Bet you've driven past a house with siding bent like dented oilcans and thanked your lucky stars it wasn't your job. But it takes more than luck to avoid the callbacks that come with warping and waviness.
Bang in the Center When Joe Iuvara sees that problem in vinyl siding, he knows that the installers didn't nail the panels in properly. They have to be nailed in the center of the hem, not too tightly. “You need to be able to slide the panel back and forth,” says the owner of Iuvara Siding and Windows in Haddon Heights, N.J. “That will tell you that it will expand and contract, and it's not too tight.” To be specific, the nail head should be between 1/8 inch and ¼ inch from the siding, says Ralph Streano, the owner of Lifetime Remodeling Systems in Portland, Ore. It's important to attach both siding and accessories to the studs too, Iuvara says. And do it by hand, Streano adds.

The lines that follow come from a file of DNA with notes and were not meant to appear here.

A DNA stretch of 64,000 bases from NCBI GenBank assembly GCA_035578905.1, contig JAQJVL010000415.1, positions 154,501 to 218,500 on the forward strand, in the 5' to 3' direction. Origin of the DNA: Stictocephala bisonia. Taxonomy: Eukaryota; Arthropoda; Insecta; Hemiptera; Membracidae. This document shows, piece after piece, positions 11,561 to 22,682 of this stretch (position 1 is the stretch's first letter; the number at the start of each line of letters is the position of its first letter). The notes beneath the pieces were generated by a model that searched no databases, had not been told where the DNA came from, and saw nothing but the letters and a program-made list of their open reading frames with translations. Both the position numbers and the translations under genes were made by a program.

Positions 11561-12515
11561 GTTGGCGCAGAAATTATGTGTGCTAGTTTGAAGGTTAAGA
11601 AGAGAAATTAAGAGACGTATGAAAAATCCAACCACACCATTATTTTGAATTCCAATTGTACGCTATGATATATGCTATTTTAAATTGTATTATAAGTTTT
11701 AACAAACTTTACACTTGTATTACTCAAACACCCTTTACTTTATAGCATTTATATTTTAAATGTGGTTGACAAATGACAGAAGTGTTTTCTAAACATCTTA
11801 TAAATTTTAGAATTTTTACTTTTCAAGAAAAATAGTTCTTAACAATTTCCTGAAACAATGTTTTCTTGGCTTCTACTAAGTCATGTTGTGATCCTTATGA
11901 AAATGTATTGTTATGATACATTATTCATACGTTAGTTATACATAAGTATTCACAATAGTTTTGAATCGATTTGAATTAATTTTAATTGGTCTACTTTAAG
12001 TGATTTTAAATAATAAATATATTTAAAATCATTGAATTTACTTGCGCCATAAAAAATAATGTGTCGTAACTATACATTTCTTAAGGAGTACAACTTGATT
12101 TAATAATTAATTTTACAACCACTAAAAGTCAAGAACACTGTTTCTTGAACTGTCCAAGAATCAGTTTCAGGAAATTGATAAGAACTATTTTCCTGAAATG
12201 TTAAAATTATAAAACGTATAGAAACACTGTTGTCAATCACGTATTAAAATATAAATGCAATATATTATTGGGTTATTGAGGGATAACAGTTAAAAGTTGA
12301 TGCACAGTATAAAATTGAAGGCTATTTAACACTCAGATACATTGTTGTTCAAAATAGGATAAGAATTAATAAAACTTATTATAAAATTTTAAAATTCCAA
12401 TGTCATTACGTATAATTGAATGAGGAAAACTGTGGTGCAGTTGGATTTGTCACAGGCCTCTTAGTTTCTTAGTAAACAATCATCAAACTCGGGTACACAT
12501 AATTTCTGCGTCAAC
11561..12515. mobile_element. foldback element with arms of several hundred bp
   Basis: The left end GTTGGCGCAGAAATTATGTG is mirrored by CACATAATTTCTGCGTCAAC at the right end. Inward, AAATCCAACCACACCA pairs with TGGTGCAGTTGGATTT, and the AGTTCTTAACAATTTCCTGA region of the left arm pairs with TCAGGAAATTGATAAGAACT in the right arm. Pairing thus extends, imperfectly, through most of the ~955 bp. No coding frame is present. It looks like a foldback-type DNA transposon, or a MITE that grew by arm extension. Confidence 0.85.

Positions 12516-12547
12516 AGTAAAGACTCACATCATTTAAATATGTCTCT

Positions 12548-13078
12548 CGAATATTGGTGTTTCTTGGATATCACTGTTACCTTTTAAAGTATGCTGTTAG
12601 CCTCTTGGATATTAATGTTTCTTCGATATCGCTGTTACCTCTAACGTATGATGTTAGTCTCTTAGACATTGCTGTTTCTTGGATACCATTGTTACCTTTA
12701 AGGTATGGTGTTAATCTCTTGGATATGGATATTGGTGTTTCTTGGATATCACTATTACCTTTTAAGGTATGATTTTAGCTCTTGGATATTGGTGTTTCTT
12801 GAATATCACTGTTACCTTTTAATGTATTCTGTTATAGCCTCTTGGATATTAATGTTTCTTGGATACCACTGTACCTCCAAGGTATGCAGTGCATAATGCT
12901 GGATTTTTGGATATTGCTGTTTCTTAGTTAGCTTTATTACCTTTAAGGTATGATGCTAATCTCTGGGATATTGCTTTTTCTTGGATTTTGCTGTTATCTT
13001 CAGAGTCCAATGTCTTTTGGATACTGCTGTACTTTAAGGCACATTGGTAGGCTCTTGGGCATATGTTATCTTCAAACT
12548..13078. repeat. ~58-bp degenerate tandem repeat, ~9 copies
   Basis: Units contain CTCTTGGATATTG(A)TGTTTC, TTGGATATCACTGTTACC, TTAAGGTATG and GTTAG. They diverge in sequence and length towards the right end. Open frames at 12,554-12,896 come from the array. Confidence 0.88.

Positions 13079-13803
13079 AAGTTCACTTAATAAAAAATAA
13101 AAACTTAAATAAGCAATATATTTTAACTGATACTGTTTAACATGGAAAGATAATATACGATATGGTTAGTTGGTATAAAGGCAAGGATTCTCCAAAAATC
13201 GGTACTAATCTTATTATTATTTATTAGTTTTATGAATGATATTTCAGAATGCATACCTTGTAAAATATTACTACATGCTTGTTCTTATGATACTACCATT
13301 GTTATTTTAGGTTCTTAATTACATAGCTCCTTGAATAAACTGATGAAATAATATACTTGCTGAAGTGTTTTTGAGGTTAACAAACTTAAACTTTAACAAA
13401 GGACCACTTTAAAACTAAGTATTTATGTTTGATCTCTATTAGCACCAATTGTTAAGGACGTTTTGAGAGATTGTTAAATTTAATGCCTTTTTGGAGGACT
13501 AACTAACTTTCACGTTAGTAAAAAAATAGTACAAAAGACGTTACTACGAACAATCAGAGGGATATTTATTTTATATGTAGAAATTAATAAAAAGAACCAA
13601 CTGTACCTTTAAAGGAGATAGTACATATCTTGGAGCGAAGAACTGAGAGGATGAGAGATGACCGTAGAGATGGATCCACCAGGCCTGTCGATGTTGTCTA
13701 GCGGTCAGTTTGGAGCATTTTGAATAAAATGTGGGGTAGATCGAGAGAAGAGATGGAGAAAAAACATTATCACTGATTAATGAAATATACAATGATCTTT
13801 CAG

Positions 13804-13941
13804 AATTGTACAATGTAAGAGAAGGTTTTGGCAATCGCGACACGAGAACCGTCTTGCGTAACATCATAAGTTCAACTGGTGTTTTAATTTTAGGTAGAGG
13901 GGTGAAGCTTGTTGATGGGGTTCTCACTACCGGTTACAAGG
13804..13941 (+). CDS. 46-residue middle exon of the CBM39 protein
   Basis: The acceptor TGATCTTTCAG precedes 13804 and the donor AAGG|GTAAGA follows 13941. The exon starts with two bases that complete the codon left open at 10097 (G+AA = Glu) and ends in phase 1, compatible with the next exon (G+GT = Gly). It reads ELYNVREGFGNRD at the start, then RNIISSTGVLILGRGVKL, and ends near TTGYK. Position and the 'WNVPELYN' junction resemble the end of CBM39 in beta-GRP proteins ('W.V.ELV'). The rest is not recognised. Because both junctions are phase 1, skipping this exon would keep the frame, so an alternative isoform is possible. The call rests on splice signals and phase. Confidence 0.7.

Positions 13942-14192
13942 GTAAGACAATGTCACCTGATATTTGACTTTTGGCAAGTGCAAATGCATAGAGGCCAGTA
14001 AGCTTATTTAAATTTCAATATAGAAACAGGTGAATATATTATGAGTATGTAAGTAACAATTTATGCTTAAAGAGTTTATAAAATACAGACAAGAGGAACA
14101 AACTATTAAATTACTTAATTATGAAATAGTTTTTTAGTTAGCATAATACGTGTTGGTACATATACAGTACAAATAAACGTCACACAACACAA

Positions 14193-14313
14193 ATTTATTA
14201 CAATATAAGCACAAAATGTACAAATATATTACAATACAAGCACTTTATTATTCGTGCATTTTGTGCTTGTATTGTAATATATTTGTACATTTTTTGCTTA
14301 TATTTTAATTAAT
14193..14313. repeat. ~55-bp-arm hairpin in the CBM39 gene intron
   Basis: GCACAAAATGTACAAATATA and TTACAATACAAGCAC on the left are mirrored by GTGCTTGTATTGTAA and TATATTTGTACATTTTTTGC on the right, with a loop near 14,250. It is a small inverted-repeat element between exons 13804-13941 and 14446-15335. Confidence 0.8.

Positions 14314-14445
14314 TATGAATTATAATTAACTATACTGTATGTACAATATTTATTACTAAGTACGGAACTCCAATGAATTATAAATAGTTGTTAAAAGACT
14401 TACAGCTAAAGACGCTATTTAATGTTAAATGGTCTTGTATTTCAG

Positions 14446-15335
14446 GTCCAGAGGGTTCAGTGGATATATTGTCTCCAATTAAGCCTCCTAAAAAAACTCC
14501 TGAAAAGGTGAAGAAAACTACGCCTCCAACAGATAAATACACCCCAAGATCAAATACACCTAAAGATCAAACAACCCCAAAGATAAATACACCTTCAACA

What Lies Beneath Also critical is what's underneath the siding. Gary Schoengold, president of National Energy Conservation Corp. in Olney, Md., likes to see ½-inch insulation, making sure that it's all level.
Another tip: Start out with a thicker product than some contractors use. “The thinner the siding, the more it's prone to expand and get wavy,” Streano says. In addition, darker-colored vinyl tends to expand more than lighter-colored products. He also has reservations about foam-backed siding, which he has found susceptible in a few cases to bowing in extreme heat. He theorizes that's because the siding can't move independently from the backing.
Fiber-cement siding doesn't warp, but it is flexible enough to distort if the studs to which it is being attached are bowed. To prevent a wavy appearance, Phil Birner of Amazing Siding in Houston says his installers strip the walls back to the studs and try to correct the problem at its source. Alternatively, they apply rigid foam behind the siding to help flatten the wall.
Streano likes to go with a 1¾ inch overlap on fiber cement, ½ inch more than some manufacturers suggest. “The additional ½ inch allows the installer to set the nail 1½ inches from the top of the board instead of ½ inch to ¾ inch, which gives the panel more support and allows it to lie much flatter.”
“A lot of contractors who swap out siding want the install done quickly,” Schoengold says. They're the ones who are more likely to get the callbacks for warping.